With ecommerce sales continuing to rise, organized cybercriminals will exploit every weakness to kick the fraud supply chain into overdrive.

Kevin Lee, trust and safety architect at Sift

Fancy Bear hacked the Democratic National Committee. Cozy Bear spear-phished the Pentagon. But Bargain Bear, a Russian cybergang discovered in 2020, represents a new level of ecommerce fraud and a dark omen as online shopping skyrockets.

Bargain Bear’s scam used fake ecommerce listings to test stolen credit cards. Such bogus listings falsely pose as legitimate storefronts but are often the opening salvo in a lengthy chain of fraudulent activity.

Combined with card testing—a process fraudsters use to determine the validity of stolen credit card information—the scheme demonstrates how organized, interconnected and collaborative the economy of fraud has become. As the impact of COVID-19 pushes ecommerce to record heights, gangs like Bargain Bear have a chance to scale like never before.

The fraud supply chain

Interlinking attacks make up the “fraud supply chain.” Merchants caught in this tangled web of crime suffer more than financial loss. They may see their trademarks hijacked to gain the trust of unsuspecting customers at the expense of consumer confidence. Their ecommerce sites may become a testing ground for stolen credentials—and their customers could find themselves on the receiving end of password reset notifications, hampering their experience and slowing legitimate sales. Financial woes are one thing, but other impacts of the fraud supply chain can affect brand loyalty, leaving reputations in ruins and limiting long-term growth.


Content abuse—like phishing, misinformation and fake listings—is particularly nefarious. Often, the mere perception of fraudulent content is enough to send customers to a rival merchant. In fact, 74% of Experian customers agree security is still an essential factor when engaging with an online business. Simply put, consumers do not want their personal information stolen.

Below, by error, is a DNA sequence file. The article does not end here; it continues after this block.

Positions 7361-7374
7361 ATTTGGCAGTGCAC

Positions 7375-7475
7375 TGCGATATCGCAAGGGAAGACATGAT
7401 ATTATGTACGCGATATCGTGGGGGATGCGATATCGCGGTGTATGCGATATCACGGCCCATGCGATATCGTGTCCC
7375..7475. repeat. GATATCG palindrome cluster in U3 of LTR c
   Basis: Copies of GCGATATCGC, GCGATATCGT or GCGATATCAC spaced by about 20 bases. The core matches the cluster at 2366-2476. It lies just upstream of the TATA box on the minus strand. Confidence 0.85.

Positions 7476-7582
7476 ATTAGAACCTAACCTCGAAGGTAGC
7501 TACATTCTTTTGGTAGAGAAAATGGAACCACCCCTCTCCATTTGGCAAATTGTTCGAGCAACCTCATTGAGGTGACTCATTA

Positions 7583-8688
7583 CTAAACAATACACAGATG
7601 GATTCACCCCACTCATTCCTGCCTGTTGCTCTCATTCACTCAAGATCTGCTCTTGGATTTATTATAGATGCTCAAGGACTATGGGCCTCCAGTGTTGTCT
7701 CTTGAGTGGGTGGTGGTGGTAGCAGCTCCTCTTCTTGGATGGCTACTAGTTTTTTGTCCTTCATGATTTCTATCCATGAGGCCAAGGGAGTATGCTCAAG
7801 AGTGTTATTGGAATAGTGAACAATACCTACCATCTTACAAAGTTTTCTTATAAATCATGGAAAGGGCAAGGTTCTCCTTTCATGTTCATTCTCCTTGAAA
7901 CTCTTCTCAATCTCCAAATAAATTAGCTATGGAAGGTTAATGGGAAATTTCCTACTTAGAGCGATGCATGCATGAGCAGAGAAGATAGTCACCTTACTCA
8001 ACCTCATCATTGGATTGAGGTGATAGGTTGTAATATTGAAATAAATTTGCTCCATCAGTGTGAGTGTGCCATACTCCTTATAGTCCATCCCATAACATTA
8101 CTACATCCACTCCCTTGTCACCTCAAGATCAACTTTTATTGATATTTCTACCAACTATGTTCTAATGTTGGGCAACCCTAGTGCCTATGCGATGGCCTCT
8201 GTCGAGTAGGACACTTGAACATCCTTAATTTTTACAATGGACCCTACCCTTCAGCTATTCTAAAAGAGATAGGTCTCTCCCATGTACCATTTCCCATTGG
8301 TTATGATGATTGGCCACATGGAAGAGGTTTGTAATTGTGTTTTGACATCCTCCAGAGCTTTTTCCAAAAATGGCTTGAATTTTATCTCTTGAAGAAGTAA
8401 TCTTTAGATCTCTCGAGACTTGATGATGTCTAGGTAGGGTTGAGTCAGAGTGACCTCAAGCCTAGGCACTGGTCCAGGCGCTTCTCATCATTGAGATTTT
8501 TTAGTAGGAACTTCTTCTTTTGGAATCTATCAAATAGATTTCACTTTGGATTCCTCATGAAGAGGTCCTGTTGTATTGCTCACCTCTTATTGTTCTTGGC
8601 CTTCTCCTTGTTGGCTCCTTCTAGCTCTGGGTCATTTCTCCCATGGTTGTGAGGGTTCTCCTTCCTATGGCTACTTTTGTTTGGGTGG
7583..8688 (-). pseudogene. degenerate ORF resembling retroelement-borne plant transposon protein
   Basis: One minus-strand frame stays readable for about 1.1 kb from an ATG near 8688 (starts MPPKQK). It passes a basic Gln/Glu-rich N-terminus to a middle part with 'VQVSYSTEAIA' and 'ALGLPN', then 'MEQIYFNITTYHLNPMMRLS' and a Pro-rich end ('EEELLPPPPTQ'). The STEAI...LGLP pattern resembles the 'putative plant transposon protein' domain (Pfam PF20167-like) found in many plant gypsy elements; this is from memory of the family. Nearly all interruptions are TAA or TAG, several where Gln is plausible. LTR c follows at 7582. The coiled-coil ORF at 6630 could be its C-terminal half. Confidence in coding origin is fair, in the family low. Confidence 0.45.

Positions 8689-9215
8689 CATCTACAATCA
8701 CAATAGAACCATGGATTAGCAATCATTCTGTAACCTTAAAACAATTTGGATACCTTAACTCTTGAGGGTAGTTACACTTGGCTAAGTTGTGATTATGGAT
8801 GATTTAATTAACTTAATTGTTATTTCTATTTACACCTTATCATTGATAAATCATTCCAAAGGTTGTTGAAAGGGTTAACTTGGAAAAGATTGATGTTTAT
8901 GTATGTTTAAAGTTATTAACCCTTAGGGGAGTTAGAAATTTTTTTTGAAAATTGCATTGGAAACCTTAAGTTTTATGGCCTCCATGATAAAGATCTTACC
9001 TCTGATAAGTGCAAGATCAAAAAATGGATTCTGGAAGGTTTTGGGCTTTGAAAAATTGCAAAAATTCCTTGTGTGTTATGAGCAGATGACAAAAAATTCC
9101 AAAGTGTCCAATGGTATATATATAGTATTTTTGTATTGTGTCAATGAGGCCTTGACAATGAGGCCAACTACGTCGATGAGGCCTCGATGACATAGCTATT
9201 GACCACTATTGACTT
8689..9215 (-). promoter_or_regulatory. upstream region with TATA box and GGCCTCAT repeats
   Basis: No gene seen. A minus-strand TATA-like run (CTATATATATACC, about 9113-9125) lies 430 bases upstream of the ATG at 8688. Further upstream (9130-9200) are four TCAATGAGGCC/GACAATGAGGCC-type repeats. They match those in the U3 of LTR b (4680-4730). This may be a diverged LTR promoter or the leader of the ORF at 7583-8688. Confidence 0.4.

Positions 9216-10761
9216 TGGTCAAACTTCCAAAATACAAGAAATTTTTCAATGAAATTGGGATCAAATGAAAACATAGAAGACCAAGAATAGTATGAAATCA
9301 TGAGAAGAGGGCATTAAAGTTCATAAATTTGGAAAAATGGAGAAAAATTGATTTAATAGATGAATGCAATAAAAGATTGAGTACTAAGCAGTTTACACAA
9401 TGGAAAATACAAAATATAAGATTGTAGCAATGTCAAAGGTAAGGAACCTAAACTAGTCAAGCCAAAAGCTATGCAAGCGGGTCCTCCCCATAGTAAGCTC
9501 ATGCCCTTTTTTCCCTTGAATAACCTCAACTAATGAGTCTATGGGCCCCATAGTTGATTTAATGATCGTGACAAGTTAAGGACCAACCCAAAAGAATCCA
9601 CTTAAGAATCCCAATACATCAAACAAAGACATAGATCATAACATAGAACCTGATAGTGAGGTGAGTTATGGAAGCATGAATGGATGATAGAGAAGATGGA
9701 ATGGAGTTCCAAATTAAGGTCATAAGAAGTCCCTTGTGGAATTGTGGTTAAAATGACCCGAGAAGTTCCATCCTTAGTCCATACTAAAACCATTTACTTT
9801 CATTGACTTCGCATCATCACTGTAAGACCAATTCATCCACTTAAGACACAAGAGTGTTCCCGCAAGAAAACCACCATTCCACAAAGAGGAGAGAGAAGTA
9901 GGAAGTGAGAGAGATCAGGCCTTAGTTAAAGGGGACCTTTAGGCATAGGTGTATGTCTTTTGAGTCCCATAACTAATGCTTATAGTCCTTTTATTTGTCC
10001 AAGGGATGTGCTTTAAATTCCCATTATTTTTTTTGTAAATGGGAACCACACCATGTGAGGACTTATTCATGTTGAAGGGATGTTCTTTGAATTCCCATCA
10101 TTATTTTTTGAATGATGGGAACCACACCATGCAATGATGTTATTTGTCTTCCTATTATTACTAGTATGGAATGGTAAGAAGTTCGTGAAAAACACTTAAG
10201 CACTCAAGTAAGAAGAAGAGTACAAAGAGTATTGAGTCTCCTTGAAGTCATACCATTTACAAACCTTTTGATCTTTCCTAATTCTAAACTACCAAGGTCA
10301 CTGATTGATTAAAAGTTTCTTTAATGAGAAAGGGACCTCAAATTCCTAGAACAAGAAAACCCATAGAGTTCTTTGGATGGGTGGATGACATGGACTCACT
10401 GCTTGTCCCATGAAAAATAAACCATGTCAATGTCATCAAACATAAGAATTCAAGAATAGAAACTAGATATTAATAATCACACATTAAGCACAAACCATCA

Modern cybercriminals are organized, collaborative and have created a fraudulent economy that poses a constant threat to ecommerce.

The criminal boost of COVID-19

As the global pandemic forced merchants to reorient themselves, many criminals saw a drastic increase in online sales as an opening window for them. Hackers are rushing to impersonate, steal customers and kickstart a whole new level of cybercrime.


This fraud supply chain is booming. Fraudsters are creating innovative ways to weave their attacks together and take advantage of digital interactions.

Take the subscription trap. In this scheme, online criminals dangle seemingly free trials of a product or service. Victims believe the offers are risk-free yet end up with an expensive monthly subscription. Even if consumers stop the recurring charges, the fraudster has a credit card number and personal details. The damage is done.

Protecting business

Understanding the fraud supply chain is key to defending against it. Online criminals collaborate across time zones, borders and currencies. Likewise, ecommerce merchants must tune their defenses to guard against global attacks.

Breaking down silos between your security data and third-party intelligence gives you an edge. If an attack hits elsewhere, you should have systems in place to learn from it and adapt before your systems are under assault.


Retailers should not leave that protection to manual monitoring. Fraud moves too fast and too frequently for humans to keep pace. Real-time alerts and automated responses, driven by machine learning, are the answer to responding to threats in seconds to keep customers safe.

With ecommerce sales continuing to rise, highly organized cybercriminals will take advantage of every weakness to kick the fraud supply chain into overdrive. In response, smart retailers have just months to avoid their own grim tale, deploy modern defenses and keep the bears at bay.

Sift is a fraud-prevention technology supplier.